| Ohio River, United States|
|latitude: 38.864, longitude: -84.597|
|Browse map of Ohio River 38°51′50.40″ N, 84°35′49.20″ W|
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Ohio River is a river in the United States at latitude 38°51′50.40″ North, longitude 84°35′49.20″ West.
|OpenStreetMap images (and underlying map data) are freely available under OpenStreetMap License.|
The Ohio River is a major U.S. inland waterway. It forms the Ohio–West Virginia, Ohio–Kentucky, Indiana–Kentucky, and Illinois–Kentucky state lines. By extension, it also forms the boundary of all counties and townships and many municipalities along the river. This page exists to call attention to a common oversight by OpenStreetMap contributors. Please note:
State lines do not follow the Ohio River's present-day thalweg.
In January 1980, the U.S. Supreme Court ruled that the state line is the low-water mark of the Ohio River's north shore as of Kentucky's admission to the Union in 1792.  Because both damming and natural changes have rendered the 1792 shore virtually undetectable in many places, the exact boundary was decided in the 1990s in settlements among the states.  The settlements gave the northern states a minimum clearance into the river, as measured from the present-day north shore, allowing them to collect revenue from fishing and riverboat gambling. Kentucky and West Virginia own all or nearly all of the river islands, even the ones located nearer to Ohio than West Virginia.
The state lines were originally imported from the USGS county boundary data set, which was accurate in many places but sometimes jogged outside the river due to low resolution. By 2014, the state lines had mostly been conflated with higher-resolution ways representing the Ohio River's thalweg, in contradiction to the court ruling and settlements.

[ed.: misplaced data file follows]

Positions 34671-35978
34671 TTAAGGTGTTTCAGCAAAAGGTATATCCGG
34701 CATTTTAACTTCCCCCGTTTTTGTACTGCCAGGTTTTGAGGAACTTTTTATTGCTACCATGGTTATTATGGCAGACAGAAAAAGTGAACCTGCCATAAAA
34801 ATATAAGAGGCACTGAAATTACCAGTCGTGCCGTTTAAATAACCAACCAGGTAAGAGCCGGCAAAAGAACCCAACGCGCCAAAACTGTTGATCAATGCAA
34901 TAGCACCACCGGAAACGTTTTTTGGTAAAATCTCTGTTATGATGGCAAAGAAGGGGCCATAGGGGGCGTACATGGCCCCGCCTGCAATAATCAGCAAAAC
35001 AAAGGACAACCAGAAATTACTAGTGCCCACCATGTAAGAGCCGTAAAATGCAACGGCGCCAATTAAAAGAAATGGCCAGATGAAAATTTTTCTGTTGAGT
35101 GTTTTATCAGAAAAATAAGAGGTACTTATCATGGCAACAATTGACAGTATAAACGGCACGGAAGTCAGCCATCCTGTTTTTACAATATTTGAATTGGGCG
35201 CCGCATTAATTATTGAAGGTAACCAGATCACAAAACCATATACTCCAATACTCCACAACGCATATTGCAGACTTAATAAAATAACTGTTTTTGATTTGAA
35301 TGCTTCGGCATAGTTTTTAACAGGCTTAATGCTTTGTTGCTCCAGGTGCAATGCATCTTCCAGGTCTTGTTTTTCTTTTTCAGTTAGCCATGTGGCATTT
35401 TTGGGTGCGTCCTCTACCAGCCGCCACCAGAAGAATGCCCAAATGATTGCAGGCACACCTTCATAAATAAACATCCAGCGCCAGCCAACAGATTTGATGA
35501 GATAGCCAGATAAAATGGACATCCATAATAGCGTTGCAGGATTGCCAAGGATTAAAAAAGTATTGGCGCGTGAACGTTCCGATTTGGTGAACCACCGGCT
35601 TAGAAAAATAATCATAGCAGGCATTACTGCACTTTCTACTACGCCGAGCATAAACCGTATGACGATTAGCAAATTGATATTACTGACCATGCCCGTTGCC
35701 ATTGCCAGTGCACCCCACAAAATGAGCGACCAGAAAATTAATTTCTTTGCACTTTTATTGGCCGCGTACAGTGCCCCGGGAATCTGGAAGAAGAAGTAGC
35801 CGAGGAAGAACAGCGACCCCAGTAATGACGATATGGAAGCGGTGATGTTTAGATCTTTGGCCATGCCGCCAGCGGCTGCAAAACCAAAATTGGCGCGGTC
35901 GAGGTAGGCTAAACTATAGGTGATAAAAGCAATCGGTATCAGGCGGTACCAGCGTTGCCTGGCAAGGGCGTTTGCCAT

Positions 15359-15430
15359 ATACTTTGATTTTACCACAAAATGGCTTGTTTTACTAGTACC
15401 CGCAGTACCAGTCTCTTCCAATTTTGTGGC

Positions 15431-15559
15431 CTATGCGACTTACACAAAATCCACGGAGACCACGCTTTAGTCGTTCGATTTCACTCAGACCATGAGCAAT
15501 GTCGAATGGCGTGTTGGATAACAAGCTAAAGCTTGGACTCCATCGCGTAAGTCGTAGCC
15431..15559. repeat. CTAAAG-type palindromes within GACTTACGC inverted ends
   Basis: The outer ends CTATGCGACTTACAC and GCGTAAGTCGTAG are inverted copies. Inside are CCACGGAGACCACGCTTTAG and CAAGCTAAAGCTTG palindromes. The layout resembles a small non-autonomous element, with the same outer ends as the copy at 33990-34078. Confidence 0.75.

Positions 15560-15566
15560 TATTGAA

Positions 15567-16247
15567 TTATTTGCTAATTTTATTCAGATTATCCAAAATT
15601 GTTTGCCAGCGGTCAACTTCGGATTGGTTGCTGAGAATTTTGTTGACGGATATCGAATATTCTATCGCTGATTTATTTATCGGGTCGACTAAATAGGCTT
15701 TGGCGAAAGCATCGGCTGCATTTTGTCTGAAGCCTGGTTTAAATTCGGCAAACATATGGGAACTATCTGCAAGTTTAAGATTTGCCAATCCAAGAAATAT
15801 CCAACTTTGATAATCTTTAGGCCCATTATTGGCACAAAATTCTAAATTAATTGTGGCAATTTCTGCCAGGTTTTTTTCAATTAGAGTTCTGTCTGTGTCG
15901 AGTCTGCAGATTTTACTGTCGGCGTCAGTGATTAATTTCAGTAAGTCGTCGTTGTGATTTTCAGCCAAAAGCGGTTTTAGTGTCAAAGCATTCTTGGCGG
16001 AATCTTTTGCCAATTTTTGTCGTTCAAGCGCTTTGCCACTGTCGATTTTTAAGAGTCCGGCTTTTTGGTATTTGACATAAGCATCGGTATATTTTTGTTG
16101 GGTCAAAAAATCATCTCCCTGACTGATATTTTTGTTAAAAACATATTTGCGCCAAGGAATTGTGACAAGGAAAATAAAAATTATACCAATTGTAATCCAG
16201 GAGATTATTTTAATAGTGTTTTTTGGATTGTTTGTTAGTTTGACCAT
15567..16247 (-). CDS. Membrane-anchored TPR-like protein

The state lines are gradually being redrawn based on the USGS Topographic Maps layer. In most places, this layer is current as of around 1980, when the dispute first resurfaced. Therefore, our source is based on the 1792 northern low-water mark but not necessarily the 1990s settlements. There are some significant implications:
- Vevay Island (a former island near Vevay) is shown as part of Kentucky, but it is now part of Indiana. On the other hand, Green River Island (a former island near Evansville) is mostly part of Kentucky, as shown in USGS maps. 
- Per USGS policy on disputed boundaries, the Ohio–West Virginia border simply vanishes around disputed islands such as Vienna Island near Parkersburg.  Some islands, such as Buffington Island near Ravenswood, lie adjacent to an "Indefinite Boundary".
- Due to shifts in the river since the topo maps were produced, the boundary occasionally runs slightly aground in Ohio, despite the minimum clearance mentioned above.
If you know of a more up-to-date, appropriately licensed source for this boundary information, please e-mail the talk-us mailing list.
Administrative boundaries have been corrected from the Ohio–Pennsylvania–West Virginia tripoint all the way to Cairo, Illinois. However, the boundaries run aground in Indiana and Illinois in several places and need to be corrected to their present-day path. Please pitch in!